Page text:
It’s sugaring-off season, traditionally the time of year in the Northeastern states and Canada when the sap is flowing and sugar maples are tapped to make maple syrup. And though it’s been a weird year for producers—the season started and ended earlier than usual—this is still a great time to play with maple.
I’m no stranger to the many charms of maple syrup: I put it in my coffee; eat it on scrambled eggs; use it to add depth and sweetness to chili; mix it with soy sauce, garlic, and ginger for a steak marinade; and cook kale and collard greens in it. But it wasn’t until a recent trip to Quebec, where 80 percent of the world’s maple syrup is made, that I started to see how truly versatile the ingredient can be. While the main destination for Quebec’s sap is syrup, Quebecois producers have begun experimenting with maple, with delicious results.
Andre Pollender of Cabane du PicBois in Brigham, Quebec, makes a sweet-sour maple vinegar by fermenting maple sap and aging it in oak with a blend of cinnamon, cloves, pepper, thyme, and other spices. The resulting golden-colored vinegar is a perfect balance of sweet and sour, mellow and full-bodied—great in salads or with fruit, and anywhere else you’d use a nice balsamic, but also dangerously drinkable right out of the bottle. Further north, at L’Ambroisie in Mirabel, Michel and Chantal Roy have been fermenting the trees’ bounty to create an effervescent “champagne” made with sap, called Chimeres, and two wonderfully raisiny, dry madeira-like wines made with maple syrup, Rupin and Roy. Both wines are aged for three years, the Rupin in stainless-steel vats and the Roy in oak casks. Sadly, L’Ambroisie does not yet ship to the U.S. (the producers have applied for an FDA number and are seeking a distributor), but the tasting room is well worth a visit. And if Mirabel is too far north for you, the wines are also available at Montreal’s Jean-Talon market at Le Marches des Saveurs du Quebec.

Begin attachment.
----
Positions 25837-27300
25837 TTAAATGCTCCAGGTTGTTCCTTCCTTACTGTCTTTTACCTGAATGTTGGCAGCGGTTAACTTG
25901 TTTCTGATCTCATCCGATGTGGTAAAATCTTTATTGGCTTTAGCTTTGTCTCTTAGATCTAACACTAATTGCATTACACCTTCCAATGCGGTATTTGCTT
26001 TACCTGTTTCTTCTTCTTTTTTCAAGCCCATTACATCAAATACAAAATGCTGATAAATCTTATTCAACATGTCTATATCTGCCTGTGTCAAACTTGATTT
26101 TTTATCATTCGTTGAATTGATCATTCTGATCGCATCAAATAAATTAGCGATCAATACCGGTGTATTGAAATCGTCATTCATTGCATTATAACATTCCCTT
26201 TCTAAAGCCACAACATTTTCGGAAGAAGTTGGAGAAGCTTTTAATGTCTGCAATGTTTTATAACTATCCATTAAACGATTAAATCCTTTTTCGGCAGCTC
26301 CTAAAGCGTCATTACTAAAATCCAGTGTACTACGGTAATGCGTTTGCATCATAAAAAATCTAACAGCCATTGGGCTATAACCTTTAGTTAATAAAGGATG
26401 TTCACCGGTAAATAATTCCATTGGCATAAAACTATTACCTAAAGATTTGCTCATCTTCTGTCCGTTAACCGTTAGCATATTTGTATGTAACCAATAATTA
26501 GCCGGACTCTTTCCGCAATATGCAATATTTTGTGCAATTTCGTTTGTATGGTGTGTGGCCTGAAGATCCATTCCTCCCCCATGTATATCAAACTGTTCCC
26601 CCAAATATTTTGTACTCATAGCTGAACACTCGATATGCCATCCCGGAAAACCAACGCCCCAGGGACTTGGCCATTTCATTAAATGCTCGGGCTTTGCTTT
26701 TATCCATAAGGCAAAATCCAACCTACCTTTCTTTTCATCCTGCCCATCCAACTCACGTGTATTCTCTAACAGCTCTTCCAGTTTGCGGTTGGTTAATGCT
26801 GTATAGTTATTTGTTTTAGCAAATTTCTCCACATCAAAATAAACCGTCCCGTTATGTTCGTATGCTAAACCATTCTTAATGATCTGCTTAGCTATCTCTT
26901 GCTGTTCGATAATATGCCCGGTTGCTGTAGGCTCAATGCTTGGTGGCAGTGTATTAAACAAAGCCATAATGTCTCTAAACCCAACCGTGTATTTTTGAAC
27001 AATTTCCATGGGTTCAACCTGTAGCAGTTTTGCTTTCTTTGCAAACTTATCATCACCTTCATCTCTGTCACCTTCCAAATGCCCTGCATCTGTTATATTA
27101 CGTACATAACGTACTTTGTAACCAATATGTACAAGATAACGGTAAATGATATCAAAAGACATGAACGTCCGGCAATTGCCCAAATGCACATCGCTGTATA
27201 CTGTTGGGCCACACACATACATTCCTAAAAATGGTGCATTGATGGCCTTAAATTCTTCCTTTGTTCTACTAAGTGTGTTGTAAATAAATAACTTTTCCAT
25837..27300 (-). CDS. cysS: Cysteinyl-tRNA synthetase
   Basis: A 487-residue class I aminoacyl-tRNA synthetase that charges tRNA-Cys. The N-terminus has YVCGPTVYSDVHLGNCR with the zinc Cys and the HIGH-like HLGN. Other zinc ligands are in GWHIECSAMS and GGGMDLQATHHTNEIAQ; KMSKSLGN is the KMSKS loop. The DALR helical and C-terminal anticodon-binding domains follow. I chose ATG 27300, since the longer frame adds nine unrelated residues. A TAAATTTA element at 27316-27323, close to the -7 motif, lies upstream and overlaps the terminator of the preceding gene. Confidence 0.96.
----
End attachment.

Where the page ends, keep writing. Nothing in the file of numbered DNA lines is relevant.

But you’ll find the best take of all on maple not inside a bottle but in a pie crust: everywhere, restaurants and sugar shacks are serving tartes aux sucre. Brimming with a custardy filling of maple syrup, eggs, and cream, the pie is less sweet than you’d expect, silken and soft, and fiercely addictive. I ate my weight in them and then some, and still wanted more. Here’s a recipe (scroll to the bottom).
To order the Cabane du Pic Bois maple vinegar ($12 Canadian), send an e-mail to firstname.lastname@example.org or call 450/263-6060.
Both the maple vinegar and the maple wines are also available at Le Marches des Saveurs du Quebec (280 Place du Marche du Nord, Montreal, Quebec; 514/271-3811) at Montreal’s Jean-Talon market; nearby, individually portioned tartes aux sucres are available at Premiere Moisson bakery (7075 Rue Casgrain, Montreal, Quebec; 514/270-3701).